Prevalence of Incidental Peripheral Findings in Macula Pathologies and their Clinical Relevance

Lisa Nivison-Smith


Purpose: Recent evidence suggests several macular diseases are associated with peripheral retina changes. However peripheral findings may be overlooked in these diseases as the clinical focus is on the posterior pole. This study investigated the number and type of incidental peripheral retina findings detected in patients with suspected macula pathology. Methods: The records of 979 patients attending the Centre for Eye Health (CFEH) for a macula assessment between Jan 2014 to Dec 2015 were examined. 554 subjects also had the peripheral retina imaged by ultra-wide-field scanning laser ophthalmoscopy (Optomap) and were included in the study. Reason for referral, findings during examination, diagnosis and recommended management were extracted for all subjects. Subjects with incidental findings were also re-evaluated by two clinicians to determine the recommended management if the incidental findings were absent. Results: Twenty-six percent (143/554) of subjects referred for macula assessment had peripheral findings noted in wide-field images and 73% (105/143) of these findings were incidental. The most common finding was pigmentary changes (59%) followed by vitreo-retinal/retinal findings requiring monitoring (21%), vascular findings (11%), innocuous vitreo-retinal/retinal findings (7%) and urgent vitreo-retinal/retinal findings (7%). Notably, 77% of peripheral findings requiring monitoring or urgent referral were incidental. Peripheral findings were commonly incidental for subjects diagnosed with normal aging changes (100%), epiretinal membrane (95%), CSCR (83%) and AMD (75%). Re-evaluation found only 7.6% of subjects had a different management recommendation in the absence of incidental findings but these changes had significant clinical implications as the majority of subjects were downgraded from tertiary medical referral to routine optometric review. Conclusions: These findings highlight the importance of assessing peripheral retina health in macular pathologies.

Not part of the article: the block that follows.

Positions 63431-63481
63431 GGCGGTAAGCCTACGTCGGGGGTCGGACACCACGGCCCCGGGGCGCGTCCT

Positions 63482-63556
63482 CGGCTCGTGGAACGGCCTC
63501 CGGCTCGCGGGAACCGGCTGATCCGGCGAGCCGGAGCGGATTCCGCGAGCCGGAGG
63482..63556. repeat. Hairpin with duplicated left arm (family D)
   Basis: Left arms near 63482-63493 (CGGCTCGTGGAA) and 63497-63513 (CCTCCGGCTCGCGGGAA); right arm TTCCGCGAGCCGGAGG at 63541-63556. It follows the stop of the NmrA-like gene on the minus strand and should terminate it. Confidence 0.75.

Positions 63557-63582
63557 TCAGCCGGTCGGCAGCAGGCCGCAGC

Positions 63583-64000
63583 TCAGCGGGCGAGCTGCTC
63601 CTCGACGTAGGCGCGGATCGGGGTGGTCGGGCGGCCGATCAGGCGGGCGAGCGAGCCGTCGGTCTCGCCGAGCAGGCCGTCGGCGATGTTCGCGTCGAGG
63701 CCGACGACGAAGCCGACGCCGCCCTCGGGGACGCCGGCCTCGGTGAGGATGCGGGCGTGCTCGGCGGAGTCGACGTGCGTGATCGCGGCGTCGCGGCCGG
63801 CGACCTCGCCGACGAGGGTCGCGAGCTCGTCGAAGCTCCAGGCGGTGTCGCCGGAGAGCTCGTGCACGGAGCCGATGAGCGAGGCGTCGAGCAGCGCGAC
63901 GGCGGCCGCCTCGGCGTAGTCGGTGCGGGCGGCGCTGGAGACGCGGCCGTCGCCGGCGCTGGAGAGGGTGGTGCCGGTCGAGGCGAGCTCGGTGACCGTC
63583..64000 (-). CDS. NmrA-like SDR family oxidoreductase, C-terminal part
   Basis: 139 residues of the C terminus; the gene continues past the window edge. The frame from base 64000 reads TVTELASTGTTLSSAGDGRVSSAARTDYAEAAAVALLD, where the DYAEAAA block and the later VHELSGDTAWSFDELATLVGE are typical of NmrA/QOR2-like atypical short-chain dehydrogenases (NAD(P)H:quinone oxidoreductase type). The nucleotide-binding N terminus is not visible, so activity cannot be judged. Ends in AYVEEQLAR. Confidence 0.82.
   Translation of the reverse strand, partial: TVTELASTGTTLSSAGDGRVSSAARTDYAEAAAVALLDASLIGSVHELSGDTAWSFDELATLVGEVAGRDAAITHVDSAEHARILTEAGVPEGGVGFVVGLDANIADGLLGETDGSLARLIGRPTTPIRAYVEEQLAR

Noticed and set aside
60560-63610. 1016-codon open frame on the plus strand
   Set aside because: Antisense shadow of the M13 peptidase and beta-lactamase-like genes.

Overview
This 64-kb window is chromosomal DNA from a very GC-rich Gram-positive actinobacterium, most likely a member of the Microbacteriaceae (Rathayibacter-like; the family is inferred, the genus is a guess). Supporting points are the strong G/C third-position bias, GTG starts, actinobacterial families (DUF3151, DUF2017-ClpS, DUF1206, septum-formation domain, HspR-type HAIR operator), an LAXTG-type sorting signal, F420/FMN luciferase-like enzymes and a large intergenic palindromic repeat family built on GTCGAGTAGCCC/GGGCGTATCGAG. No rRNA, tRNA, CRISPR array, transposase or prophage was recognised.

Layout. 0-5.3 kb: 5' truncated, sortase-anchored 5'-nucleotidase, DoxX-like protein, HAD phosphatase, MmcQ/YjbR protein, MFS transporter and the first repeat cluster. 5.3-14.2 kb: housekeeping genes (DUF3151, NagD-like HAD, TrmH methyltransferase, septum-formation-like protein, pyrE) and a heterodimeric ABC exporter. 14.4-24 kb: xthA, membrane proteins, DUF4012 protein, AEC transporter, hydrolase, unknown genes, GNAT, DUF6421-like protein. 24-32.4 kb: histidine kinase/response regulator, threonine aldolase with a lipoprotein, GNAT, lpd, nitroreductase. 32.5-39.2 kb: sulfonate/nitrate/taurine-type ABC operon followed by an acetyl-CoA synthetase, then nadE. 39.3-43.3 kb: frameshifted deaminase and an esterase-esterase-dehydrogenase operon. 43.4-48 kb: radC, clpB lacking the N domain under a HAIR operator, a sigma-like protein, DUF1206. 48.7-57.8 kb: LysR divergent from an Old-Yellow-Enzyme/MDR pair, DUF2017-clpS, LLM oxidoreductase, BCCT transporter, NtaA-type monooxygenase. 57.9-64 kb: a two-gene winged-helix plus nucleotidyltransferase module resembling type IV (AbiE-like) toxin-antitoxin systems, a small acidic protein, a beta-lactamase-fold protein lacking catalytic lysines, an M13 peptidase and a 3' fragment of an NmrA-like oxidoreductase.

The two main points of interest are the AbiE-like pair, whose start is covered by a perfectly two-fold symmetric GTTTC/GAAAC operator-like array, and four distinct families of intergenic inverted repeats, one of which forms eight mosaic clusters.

Year: 2016

Program Number: 160009

Resource Type: Scientific Program

Author Affiliation: n/a

Co-Authors: Rebecca Milston, Jaclyn Chiang, Nagi Assaad, Michael Kalloniatis

Co-Author Affiliation: Centre for Eye Health, Sydney AUSTRALIA, Centre for Eye Health, Sydney AUSTRALIA, Prince of Wales Hospital, Ophthalmology Department, Centre for Eye Health, Sydney AUSTRALIA

Room: 211 AB